Earth Patterns No. 2
Angela Johal grew up in the San Francisco Bay Area in the 60s and 70s. Her smooth, pristine, geometric, hard edge paintings are reflective of the California hard edge and psychedelic artists, textile designs and music from that period. In 1985, she received a Bachelor of Fine Arts degree in Painting from San Jose State University and currently paints full time in her San Francisco Bay Area studio.
Johal calls her paintings “Chromesthetic Geometrics” because they are created in accompaniment to music where both together react directly upon the emotions, where there is a blending of the senses, a chromesthetic experience where heard sounds evoke an experience of color on the
canvas. She believes that it is possible for the viewer to experience sound when they view her paintings. Many of her paintings are titled after musical terminology.
It is important to her that her paintings be truthful. “I want the flatness of the painting and color to be the subject, which is reflective of the Colorfield painters. My goal is to create illusions of 3D space with mainly flat color. I used to feel that my illusions were false when I painted in a realistic manner. My paintings also have a slight Op effect, which helps to create a movement and rhythm”.
The artistic process begins with drawing multiple sketches or cutting and arranging shapes and gluing them down on paper until she is satisfied with the composition, one that is balanced and energetic. A final plan is drawn up with dimensions and transferred to a sanded canvas using straight edges, templates or compasses. She uses heavy body acrylics while applying varying widths of tape onto the canvas to achieve a neat, hard edge. Halo effects form on the edge where two colors meet similar to the effects of the early Pointillist painters. The painting process involves little planning as colors appear randomly. She likes to“risk all” and allow the music to influence her color choices intuitively. “It’s like a puzzle, a balancing act, and sometimes I purposely add a toxic color halfway just to challenge myself where I then have to save it from disaster. This, strangely enough, usually makes my painting better, and less predictable. The viewer keeps looking for a color pattern and keeps looking, but can’t find one”. This is most intriguing to her painting process, to keep the viewer rhythmically moving about her work which she believes, has a calming effect.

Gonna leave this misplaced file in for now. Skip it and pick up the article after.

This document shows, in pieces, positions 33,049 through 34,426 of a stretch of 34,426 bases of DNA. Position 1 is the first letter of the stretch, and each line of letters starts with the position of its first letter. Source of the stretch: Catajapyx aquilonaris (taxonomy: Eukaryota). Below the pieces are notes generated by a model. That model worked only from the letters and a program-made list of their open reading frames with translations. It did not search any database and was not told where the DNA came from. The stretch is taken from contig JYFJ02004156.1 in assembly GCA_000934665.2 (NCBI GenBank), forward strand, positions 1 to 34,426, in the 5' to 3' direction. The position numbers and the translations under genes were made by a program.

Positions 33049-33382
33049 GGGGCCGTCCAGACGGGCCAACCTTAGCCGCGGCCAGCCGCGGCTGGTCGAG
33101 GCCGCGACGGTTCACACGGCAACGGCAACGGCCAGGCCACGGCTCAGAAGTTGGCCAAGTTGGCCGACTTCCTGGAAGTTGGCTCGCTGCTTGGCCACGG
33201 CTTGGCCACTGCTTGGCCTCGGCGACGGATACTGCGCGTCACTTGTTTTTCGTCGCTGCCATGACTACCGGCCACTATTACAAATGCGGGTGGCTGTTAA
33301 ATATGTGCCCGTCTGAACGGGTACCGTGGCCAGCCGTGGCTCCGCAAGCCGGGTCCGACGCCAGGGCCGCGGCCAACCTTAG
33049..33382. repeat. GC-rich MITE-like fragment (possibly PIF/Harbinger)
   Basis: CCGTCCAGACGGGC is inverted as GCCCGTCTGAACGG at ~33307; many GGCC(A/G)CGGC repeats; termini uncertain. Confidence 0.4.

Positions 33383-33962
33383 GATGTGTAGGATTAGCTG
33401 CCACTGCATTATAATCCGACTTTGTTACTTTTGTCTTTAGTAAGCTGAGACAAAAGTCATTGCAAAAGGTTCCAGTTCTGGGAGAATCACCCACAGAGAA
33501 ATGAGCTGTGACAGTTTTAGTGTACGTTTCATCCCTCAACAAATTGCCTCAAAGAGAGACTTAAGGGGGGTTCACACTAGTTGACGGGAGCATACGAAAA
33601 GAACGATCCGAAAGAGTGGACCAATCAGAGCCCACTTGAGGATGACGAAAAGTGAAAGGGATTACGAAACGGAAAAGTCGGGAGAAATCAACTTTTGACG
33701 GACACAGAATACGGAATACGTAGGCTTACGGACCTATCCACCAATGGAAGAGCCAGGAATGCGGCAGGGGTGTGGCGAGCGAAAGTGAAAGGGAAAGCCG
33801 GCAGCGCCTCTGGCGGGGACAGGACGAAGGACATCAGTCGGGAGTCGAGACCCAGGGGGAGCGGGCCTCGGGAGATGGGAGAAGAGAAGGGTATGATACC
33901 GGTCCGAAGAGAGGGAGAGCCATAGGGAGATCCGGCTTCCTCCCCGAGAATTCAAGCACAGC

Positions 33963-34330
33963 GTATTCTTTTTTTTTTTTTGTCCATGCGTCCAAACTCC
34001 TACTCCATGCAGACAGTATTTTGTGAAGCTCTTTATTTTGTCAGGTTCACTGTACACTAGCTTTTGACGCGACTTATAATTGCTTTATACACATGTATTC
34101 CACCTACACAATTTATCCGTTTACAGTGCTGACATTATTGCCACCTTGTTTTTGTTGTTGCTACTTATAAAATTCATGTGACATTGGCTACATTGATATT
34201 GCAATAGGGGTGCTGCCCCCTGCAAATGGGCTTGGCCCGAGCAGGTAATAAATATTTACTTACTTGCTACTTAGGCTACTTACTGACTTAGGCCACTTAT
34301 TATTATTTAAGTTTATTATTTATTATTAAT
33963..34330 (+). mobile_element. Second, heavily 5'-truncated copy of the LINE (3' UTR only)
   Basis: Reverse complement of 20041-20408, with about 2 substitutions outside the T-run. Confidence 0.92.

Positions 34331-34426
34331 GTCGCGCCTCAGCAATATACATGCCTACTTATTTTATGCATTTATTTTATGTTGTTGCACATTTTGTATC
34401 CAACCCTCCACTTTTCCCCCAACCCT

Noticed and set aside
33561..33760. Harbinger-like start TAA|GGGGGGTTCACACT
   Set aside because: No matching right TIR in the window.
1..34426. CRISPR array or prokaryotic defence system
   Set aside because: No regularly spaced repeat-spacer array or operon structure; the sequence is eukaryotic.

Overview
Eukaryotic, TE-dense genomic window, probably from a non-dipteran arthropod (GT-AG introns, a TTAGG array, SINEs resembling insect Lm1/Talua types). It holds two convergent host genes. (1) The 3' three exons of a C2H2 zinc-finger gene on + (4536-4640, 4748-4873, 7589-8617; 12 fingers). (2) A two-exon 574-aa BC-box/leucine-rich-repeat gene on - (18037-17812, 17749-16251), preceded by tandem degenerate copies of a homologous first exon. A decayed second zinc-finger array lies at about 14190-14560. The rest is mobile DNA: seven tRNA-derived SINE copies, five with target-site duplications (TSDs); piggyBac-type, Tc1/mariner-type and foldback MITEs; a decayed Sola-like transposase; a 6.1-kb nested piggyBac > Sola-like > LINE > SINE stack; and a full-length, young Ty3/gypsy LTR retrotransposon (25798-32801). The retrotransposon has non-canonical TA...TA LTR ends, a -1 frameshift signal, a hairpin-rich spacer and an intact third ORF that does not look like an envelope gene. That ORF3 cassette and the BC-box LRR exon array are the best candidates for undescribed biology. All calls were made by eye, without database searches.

Geometric shapes appear in most of Johal’s work because she believes that these shapes are easily understood by people of all ages, races, nations and cultures and speak to everyone, can be easily understood and very complicated at the same time.. “Geometric shapes are a balance between the world that is visible and the world that is invisible. They reach beyond what the eye can see.”